Conservation and Improved livelihoods at Lake Victoria Wetland
Lake Victoria is world-renowned for its specialized wetland species, including the Sitatunga , a rare semi-aquatic antelope, Vervet monkey, Hippopotamus, and Spotted-necked Otter. Its satellite lakes also hold many endemic species of fish that long disappeared from Lake Victoria. Despite its natural treasures, this important wetland area is under increasing threat due to anthropogenic pressures, including wetland reclamation for agriculture, the over-harvesting of papyrus for handicraft and cottage industries, sand harvesting, and the burning of wetlands for fishing and settlement.
Poaching of declining species such as the Sitatunga, otter and hippopotamus is also on the increase. These activities threaten not just the charismatic species of Lake Victoria but also the linked ecosystem goods and services that are critical to biodiversity integrity and give livelihood security to local communities. As the ecosystem comes under greater pressure, human-wildlife conflicts are worsening. Hippos invade farms, destroy crops and even cause human deaths as their grazing range becomes restricted.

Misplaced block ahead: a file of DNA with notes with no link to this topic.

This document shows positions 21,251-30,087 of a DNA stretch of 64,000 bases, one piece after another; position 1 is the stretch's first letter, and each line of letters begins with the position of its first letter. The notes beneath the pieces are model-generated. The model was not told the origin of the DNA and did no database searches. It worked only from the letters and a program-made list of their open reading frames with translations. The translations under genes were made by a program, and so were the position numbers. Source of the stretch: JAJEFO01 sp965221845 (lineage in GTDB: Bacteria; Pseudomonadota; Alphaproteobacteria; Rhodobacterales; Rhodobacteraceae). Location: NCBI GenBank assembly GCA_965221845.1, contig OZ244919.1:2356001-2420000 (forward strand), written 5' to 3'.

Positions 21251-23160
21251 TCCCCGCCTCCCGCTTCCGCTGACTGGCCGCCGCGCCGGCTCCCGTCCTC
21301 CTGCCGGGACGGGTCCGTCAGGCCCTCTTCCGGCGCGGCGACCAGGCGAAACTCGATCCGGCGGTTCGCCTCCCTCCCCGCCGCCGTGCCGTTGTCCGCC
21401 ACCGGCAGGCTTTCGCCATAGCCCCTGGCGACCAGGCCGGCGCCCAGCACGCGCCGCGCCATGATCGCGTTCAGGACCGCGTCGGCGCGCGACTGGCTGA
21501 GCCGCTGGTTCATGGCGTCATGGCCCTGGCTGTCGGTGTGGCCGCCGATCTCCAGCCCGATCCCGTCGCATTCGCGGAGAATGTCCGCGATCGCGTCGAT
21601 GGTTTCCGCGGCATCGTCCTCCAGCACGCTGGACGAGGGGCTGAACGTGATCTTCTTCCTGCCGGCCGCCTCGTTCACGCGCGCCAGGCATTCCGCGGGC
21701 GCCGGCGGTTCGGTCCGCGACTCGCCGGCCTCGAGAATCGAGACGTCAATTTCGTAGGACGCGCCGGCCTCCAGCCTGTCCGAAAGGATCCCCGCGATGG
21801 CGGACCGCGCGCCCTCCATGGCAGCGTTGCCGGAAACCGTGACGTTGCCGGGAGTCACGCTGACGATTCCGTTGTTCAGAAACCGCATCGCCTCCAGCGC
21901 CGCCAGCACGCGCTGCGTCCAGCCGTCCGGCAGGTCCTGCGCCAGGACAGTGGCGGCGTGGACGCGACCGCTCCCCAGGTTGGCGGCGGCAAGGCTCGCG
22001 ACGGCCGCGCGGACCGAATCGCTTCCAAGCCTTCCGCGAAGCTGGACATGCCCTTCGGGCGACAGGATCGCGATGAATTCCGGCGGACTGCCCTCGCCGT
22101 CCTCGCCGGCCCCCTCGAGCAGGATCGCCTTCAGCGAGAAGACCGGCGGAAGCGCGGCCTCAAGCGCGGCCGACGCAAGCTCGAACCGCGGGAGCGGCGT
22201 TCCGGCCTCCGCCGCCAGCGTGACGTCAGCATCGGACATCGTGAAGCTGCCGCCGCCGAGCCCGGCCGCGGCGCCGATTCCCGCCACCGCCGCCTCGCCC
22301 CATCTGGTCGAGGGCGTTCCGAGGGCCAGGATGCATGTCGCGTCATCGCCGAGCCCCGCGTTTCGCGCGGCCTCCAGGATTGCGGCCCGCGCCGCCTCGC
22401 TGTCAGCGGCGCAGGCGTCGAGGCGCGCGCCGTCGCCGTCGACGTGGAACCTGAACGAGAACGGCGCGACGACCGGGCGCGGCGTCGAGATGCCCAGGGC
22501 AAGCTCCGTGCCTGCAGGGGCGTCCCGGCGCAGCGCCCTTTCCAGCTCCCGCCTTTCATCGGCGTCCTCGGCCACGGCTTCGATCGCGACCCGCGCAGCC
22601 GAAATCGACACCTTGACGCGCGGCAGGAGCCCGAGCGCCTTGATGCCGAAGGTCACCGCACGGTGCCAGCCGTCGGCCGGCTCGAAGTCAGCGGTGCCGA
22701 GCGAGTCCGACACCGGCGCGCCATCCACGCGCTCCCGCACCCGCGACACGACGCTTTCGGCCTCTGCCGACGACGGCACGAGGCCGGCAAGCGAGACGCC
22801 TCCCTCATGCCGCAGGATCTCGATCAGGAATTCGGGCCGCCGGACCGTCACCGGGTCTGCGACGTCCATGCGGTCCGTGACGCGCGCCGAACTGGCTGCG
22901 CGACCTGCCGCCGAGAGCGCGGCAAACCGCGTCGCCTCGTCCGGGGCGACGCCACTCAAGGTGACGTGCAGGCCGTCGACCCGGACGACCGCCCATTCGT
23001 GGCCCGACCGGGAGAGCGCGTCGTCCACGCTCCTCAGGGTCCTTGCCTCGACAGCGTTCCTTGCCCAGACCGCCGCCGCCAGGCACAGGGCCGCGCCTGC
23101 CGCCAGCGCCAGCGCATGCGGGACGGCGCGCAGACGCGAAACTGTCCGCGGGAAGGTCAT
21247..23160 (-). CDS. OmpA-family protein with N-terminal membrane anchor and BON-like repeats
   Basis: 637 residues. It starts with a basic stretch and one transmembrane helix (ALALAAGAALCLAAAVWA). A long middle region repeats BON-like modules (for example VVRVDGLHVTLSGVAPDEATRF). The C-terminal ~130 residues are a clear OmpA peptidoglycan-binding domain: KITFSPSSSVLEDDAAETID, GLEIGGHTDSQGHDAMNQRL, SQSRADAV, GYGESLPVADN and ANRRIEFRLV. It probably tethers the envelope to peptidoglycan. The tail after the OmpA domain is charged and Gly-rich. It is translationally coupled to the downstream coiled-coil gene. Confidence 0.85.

This project aims to bring successful conservation to the Lake Victoria region and to improve the livelihoods of local communities by targeting Dunga Swamp and Yala Wetland. Led by Leonard Omondi Akwany, a young graduate with an MSc Environmental Science, Policy and Management from the University of Manchester, the team at Ecofinder Kenya is mobilizing local people and developing partnerships to deliver sustainable alternative livehoods for wetland households which will alleviate human pressure on the natural environment. The project will cover villages in three districts; in Kisumu, Siaya and Bondo, and target resource users, the majority of whom are women and youth.
The Associate Award is making it possible for Leonard to develop new solutions to the challenges at Lake Victoria. Stakeholders will be trained, and involved in site-specific conservation groups and conservation education programmes that will raise public awareness of the need for wetland conservation and a change in attitudes. Another important part of the work is the development of a community-led monitoring scheme for the wetland, the data from which will be used to inform habitat restoration. There is an urgent need for community and institutional empowerment, and the livelihood aspect of this work will directly affect more than 1,000 (Dunga) and 2,000 (Yala) households. Beyond the local community, it is hoped in the longer term that this work will provide a model to be replicated in other satellite wetlands not only in Kenya but Uganda and Tanzania.